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At Home with Harvard: Harvard in the Movies

This is the second installment in Harvard Magazine’s new series, “At Home with Harvard,” a guide to what to read, watch, and listen to while social distancing. Read the first piece, featuring stories about Harvard’s Arnold Arboretum, here

Harvard may not be known as a school for aspiring artists, but it has produced some of the most interesting creators—filmmakers, film writers, film critics—shaping cinema, past and present. Here, our editors curate their favorite stories about Harvardians on screen. 


I enjoyed this piece for its fun, vivid look into how two recent graduates—Joshua Campbell ’16 and Gabe Fox-Peck ’19—collaborated on a song that would end up nominated for an Academy Award. The final quote from Campbell’s Mother (“You guys need to stop waiting around for someone to ask you to write songs! Write your own songs.”) makes me want to write a song, too. 

Michele Forman (center) and her students filmed at the National Memorial for Peace and Justice in Montgomery, Alabama, for a project to raise awareness about the history of lynching.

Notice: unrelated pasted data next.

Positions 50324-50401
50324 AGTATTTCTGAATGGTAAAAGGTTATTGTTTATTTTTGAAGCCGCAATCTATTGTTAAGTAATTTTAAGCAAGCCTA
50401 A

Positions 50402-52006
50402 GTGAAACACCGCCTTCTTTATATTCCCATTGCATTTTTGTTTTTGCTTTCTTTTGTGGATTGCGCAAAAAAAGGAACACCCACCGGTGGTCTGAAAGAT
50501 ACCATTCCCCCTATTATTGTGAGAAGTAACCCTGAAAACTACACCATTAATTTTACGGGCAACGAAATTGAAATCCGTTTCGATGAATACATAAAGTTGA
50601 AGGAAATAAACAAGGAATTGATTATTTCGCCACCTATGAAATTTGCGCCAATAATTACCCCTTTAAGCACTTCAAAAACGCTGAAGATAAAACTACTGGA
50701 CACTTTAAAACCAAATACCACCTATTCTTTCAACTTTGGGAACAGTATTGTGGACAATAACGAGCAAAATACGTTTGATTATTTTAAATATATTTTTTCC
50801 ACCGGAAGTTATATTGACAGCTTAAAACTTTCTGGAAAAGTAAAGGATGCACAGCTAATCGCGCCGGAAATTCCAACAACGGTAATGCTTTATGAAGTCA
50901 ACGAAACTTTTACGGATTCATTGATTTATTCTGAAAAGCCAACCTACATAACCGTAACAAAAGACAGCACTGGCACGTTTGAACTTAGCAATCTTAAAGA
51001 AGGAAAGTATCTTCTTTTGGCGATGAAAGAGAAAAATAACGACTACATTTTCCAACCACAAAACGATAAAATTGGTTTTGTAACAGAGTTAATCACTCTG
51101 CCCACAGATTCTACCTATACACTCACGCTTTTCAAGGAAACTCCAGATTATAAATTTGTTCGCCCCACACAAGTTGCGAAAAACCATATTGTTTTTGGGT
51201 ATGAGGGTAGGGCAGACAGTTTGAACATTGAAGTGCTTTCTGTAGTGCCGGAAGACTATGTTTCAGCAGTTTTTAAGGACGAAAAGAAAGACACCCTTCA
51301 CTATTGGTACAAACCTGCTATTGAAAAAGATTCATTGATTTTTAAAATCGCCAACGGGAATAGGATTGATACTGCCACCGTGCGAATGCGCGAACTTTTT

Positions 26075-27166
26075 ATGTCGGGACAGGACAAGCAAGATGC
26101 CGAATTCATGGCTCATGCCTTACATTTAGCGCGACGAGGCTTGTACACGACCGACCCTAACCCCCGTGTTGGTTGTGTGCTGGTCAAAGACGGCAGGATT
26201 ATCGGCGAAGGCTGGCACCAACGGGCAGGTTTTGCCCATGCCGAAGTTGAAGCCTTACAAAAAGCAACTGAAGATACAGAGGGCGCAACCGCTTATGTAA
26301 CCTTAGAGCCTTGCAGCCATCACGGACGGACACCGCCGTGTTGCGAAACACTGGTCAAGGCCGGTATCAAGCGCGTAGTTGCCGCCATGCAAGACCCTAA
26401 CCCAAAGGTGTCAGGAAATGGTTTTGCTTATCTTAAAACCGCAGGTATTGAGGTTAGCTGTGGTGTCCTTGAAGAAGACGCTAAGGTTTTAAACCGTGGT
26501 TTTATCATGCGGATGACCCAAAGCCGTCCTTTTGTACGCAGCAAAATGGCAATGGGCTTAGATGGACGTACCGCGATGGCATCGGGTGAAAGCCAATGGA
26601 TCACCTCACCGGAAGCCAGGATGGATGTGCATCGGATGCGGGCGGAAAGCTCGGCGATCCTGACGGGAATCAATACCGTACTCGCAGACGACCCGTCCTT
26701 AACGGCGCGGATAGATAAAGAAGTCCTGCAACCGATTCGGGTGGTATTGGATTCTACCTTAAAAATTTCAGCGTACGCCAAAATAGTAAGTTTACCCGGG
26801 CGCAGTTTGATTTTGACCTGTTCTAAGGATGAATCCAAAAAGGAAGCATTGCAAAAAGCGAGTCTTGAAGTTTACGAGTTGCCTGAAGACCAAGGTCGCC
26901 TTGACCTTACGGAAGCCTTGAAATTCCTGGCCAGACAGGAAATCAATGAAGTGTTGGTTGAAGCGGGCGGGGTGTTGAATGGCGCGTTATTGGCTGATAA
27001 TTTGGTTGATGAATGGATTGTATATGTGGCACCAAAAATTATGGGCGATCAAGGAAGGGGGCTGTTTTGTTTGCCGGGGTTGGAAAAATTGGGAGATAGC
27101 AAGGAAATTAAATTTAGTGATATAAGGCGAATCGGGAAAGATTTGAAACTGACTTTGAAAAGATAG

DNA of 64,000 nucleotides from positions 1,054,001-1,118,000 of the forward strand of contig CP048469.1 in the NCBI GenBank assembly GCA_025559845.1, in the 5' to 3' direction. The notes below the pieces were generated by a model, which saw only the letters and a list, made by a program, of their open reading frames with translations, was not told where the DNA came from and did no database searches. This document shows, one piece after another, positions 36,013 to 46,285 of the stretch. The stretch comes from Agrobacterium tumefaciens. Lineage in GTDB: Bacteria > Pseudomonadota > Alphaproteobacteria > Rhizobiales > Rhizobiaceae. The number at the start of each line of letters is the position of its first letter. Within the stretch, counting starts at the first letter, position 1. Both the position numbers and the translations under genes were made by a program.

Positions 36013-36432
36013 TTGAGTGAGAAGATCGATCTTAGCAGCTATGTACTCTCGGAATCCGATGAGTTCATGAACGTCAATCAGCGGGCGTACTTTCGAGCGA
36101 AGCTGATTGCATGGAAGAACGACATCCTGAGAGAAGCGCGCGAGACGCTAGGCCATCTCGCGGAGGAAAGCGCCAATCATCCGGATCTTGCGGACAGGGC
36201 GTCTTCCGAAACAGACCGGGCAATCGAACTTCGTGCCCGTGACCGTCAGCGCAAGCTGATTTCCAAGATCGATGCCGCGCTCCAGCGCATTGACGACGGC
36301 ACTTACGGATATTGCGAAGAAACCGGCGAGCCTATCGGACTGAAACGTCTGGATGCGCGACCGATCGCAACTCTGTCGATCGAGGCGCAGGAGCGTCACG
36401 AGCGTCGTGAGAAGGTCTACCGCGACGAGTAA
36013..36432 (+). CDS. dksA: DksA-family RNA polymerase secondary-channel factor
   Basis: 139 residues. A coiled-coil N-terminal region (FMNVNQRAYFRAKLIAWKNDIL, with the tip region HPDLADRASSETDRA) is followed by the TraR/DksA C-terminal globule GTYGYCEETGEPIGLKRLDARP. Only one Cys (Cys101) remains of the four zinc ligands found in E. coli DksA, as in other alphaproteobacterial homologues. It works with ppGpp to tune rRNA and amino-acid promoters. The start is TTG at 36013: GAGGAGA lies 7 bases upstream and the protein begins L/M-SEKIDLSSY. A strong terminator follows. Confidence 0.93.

Photograph by Kenzie Greer

Not all students get a note from Spike Lee, letting them know that their class assignment could become a movie. Documentary filmmaker Michele Forman ‘93 received that note and ran with it (among a myriad of other influences), co-founding a filmmaking program at the University of Alabama at Birmingham (UAB) and producing a number of documentaries that show the complexity of Southern life. 

Leonard speaking at the most recent Sundance Film Festival, where he served on the jury

Photograph by Andrew Toth/Getty Images

I love this feature on Franklin Leonard ’00, whose “Black List” of screenplays-to-watch went from a simple poll of top industry producers to something more like the “Google of scripts.” It’s a great read about

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